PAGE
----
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Sarkozy vows to help nation's unemployed

French President Nicolas Sarkozy appeared on prime time TV Monday evening to defend his programme of reforms in the face of sliding poll ratings. He promised to support those whose jobs and earnings have been wiped out by the crisis.


AFP - President Nicolas Sarkozy vowed to get France's swelling ranks of unemployed back into work on Monday, in a rare bid to defend his record as he slips in the polls and regional elections loom.

The right-wing president has vaunted measures that helped drag France out of recession last year and has repeatedly insisted that it fared better in the global downturn than Britain and certain other rich countries.

But he has failed so far to reverse the climb in unemployment, which is on track to hit 10 percent this year, and stepped up for Monday's rare televised appearance to clarify his priorities to an increasingly sceptical public.

Questioned on air by the TF1 channel's prime time news programme and then by members of the public, he promised to support those whose jobs and earnings have been wiped out by the crisis.

But he attacked France's generous and costly social welfare and labour system as one of the things holding back the growth of the economy, Europe's third biggest.

"In the weeks and months to come, you will see unemployment fall in our country," he promised.

"The solution is not to multiply benefits of all kind in our country where the level of public spending is the highest in the OECD," a grouping of 30 rich economies, he said.

"The choice of the 35-hour working week (introduced a decade ago) has turned out to be catastrophic in two ways: for salaries, which are not high enough, and for growth."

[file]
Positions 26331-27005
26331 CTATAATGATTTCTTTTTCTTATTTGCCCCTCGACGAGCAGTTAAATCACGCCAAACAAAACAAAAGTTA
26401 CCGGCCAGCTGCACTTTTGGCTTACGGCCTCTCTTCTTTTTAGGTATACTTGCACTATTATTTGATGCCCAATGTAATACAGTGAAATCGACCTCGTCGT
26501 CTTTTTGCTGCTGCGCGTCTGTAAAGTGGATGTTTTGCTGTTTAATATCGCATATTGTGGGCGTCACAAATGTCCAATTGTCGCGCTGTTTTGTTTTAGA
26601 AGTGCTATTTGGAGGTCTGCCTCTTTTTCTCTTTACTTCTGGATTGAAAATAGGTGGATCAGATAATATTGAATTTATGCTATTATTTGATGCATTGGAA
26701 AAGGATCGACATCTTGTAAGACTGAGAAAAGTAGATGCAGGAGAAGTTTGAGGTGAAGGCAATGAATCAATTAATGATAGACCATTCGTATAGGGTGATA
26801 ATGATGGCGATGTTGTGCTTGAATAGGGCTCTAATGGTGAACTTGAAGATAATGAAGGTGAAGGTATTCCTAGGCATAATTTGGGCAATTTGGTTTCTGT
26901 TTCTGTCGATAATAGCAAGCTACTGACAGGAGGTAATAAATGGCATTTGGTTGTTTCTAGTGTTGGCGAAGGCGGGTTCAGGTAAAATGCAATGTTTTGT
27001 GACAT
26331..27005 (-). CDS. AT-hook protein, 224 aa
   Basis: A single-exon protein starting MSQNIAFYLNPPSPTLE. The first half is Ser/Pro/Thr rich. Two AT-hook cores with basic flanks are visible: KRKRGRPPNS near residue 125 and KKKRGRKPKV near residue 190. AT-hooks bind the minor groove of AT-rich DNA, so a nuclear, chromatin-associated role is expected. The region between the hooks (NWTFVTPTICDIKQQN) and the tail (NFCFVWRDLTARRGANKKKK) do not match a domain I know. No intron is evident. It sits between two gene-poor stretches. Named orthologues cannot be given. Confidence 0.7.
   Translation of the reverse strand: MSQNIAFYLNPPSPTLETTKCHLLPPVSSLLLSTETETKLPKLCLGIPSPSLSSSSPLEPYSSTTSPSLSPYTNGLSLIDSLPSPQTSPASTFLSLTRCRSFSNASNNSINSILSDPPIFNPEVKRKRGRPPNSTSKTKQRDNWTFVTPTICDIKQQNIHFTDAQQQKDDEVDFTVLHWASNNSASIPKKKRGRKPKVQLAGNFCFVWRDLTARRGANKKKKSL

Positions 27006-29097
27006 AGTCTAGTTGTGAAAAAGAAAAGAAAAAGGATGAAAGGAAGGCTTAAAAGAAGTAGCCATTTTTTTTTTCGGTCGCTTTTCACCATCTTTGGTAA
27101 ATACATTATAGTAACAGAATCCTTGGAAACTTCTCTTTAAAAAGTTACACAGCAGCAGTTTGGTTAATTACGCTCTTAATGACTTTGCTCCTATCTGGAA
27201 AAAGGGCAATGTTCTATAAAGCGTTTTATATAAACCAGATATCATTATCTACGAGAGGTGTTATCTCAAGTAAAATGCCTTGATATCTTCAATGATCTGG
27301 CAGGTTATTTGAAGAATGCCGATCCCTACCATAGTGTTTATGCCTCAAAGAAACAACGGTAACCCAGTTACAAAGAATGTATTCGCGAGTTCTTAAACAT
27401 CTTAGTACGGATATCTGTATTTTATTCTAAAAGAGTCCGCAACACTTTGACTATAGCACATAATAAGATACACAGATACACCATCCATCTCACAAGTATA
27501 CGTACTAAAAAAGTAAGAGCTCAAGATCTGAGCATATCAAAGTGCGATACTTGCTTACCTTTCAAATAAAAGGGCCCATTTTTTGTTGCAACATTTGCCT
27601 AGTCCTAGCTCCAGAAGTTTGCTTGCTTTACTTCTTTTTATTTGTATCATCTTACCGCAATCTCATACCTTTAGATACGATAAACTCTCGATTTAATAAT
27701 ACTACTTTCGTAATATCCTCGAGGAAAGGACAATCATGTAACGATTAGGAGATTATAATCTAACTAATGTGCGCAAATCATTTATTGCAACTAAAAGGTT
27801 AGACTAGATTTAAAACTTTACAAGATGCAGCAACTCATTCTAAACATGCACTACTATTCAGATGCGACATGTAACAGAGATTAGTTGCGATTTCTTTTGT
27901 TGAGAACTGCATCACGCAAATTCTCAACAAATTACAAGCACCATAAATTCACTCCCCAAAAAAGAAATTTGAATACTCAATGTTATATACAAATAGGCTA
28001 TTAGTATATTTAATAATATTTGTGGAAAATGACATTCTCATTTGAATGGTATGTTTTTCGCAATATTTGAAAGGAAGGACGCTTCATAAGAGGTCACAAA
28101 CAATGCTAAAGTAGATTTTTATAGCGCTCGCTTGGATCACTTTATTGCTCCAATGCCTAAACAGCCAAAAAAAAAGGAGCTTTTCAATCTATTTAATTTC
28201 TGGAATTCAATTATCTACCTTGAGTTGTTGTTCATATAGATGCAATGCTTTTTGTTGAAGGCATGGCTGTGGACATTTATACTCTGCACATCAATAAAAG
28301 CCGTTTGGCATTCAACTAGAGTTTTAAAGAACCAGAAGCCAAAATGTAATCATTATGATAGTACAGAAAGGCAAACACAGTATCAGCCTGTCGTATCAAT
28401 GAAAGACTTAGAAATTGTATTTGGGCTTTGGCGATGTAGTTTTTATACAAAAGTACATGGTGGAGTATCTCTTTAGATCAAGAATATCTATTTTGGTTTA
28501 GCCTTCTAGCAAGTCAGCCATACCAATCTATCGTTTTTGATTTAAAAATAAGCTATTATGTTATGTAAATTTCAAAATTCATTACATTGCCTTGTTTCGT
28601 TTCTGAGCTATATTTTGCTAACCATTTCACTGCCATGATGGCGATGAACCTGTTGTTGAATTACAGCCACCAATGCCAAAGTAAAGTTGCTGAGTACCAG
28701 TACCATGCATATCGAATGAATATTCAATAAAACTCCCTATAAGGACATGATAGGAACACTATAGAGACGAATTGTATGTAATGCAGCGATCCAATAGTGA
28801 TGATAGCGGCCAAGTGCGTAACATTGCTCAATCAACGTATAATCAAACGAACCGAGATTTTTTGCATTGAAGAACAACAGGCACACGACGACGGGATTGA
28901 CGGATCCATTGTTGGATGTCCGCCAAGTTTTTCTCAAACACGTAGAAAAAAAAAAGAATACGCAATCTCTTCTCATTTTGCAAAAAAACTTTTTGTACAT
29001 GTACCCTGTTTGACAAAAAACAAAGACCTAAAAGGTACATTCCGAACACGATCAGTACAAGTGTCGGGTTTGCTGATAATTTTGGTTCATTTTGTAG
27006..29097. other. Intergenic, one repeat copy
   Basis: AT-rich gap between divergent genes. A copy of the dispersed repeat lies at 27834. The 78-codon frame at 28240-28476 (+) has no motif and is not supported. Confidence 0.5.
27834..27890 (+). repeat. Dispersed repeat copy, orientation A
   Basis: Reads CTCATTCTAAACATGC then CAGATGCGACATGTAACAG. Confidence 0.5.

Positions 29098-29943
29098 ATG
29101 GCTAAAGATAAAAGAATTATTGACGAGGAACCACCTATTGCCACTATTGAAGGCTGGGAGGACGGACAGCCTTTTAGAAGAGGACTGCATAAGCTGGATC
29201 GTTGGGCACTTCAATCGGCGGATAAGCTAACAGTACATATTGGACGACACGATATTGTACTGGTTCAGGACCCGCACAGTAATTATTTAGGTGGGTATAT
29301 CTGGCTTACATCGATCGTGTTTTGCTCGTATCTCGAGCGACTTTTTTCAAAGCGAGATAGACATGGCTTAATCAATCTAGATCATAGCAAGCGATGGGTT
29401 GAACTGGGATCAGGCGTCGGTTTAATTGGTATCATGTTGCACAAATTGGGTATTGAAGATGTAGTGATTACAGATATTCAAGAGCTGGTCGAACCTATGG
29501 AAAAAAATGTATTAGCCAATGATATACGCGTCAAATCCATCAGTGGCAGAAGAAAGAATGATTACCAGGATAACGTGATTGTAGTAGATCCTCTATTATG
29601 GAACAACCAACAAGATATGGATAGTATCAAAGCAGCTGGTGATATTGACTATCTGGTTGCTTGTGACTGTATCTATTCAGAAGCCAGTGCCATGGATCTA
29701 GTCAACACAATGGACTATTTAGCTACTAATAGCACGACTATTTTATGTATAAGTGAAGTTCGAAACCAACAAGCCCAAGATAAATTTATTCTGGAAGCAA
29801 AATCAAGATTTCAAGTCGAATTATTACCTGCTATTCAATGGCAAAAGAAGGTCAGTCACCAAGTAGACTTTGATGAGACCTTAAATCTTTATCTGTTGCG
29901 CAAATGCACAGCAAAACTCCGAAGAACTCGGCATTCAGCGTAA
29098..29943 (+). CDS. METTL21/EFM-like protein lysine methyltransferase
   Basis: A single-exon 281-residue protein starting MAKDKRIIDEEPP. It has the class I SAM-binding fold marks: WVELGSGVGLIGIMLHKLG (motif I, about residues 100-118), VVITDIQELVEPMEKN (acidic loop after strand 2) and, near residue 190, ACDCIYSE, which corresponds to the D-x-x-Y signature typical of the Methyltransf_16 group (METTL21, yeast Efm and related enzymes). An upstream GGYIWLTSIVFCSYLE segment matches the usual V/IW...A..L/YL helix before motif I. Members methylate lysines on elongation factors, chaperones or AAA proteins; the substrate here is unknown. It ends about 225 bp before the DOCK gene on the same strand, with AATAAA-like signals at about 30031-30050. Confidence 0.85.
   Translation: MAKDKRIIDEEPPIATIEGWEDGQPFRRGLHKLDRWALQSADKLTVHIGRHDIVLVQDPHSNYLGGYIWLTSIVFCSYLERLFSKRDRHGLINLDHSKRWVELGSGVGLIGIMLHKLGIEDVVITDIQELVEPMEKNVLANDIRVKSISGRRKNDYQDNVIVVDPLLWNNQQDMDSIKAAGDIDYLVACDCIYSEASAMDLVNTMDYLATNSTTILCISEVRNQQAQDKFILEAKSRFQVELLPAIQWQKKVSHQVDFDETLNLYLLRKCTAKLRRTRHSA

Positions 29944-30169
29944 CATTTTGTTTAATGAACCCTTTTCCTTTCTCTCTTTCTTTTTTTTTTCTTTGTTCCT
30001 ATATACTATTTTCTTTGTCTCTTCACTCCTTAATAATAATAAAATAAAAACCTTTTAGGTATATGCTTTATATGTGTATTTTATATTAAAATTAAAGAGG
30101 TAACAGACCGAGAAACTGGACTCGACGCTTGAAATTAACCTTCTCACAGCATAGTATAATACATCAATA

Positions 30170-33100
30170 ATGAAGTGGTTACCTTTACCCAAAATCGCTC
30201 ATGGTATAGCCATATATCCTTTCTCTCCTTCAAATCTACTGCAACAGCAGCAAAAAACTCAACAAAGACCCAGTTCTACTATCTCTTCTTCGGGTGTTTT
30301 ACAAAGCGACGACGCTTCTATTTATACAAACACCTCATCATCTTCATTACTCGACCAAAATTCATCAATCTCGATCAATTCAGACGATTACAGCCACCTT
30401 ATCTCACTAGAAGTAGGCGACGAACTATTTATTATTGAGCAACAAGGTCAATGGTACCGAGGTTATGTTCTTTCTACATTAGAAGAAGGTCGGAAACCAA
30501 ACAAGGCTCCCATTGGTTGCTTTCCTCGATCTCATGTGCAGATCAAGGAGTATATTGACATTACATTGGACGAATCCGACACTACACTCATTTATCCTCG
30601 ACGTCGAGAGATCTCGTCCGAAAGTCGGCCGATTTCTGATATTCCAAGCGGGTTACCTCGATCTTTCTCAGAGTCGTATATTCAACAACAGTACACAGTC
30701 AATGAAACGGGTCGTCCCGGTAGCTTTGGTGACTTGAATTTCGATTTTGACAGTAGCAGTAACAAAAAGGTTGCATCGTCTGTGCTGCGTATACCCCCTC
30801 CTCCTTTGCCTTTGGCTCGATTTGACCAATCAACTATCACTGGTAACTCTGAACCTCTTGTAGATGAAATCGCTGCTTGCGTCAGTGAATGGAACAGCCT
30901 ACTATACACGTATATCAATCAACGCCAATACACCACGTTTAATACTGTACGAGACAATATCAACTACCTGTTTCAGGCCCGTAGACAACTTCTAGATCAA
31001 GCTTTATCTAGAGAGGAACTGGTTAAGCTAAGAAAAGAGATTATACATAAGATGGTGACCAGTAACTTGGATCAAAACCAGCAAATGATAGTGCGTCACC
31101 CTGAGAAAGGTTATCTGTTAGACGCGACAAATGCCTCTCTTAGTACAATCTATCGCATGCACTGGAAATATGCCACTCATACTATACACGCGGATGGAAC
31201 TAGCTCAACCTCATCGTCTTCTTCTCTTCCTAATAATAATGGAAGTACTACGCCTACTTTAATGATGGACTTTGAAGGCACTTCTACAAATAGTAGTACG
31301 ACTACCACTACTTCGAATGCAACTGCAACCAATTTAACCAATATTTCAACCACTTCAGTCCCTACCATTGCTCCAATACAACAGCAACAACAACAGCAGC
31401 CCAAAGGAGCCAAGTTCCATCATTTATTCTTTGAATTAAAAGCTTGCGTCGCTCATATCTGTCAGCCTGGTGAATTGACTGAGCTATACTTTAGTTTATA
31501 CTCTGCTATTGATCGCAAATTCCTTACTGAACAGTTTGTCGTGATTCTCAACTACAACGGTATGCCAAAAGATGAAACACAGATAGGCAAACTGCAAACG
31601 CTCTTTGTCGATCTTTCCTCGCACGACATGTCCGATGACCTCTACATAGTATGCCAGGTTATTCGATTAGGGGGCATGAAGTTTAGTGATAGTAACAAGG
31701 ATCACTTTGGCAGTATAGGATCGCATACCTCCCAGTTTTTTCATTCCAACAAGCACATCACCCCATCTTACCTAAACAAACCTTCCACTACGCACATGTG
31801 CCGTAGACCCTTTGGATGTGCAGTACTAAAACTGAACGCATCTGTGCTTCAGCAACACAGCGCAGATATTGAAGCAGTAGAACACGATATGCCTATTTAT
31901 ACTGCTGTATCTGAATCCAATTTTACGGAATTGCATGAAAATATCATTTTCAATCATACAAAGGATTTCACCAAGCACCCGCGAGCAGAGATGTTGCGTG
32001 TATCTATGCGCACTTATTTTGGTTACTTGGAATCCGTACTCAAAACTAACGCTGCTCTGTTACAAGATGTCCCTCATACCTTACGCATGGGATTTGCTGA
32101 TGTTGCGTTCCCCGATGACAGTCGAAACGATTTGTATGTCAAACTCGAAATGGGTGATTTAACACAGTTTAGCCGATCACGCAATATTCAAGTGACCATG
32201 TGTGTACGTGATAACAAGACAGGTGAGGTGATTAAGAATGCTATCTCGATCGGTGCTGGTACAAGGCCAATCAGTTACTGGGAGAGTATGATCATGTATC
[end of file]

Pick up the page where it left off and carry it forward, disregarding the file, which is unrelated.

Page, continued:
A poll released ahead of Sarkozy's television appearance showed that jobs was the number one concern in France, followed by pension reform and cost of living.

Sarkozy used Monday's interview also to reiterate his call for responsible behaviour by banks and his government's plan to introduce a tax this year on carbon emissions, which he hopes will extend to the European Union's borders.

Sarkozy has been struggling with near record lows in his approval rating since taking office in 2007, with a poll at the weekend showing that only 38 percent support him, while 61 percent disapprove of his performance.

His right-wing UMP party is now gearing up for regional elections in March, hoping to beat back the opposition Socialists who control 20 of France's 22 regions.

The president, who turns 55 on Thursday, was elected on a promise to reform France and rev up its economy, but voters and the media have complained that his priorities appear muddled.

The country's jobless rate remained stable at 9.1 percent in the third quarter of 2009, but Sarkozy's government has warned that the employment outlook will take some time to improve following last year's recession.

Growth returned in the second quarter of 2009, but joblessness soared in the crisis and a million people are forecast to reach the end of their entitlement to benefits this year, according to unemployment authorities.

"What people are asking us for is not to be able to stay unemployed for three years, but to find a job," Sarkozy said on Monday. "No one will be left behind... But France's problem is to work more, not less."


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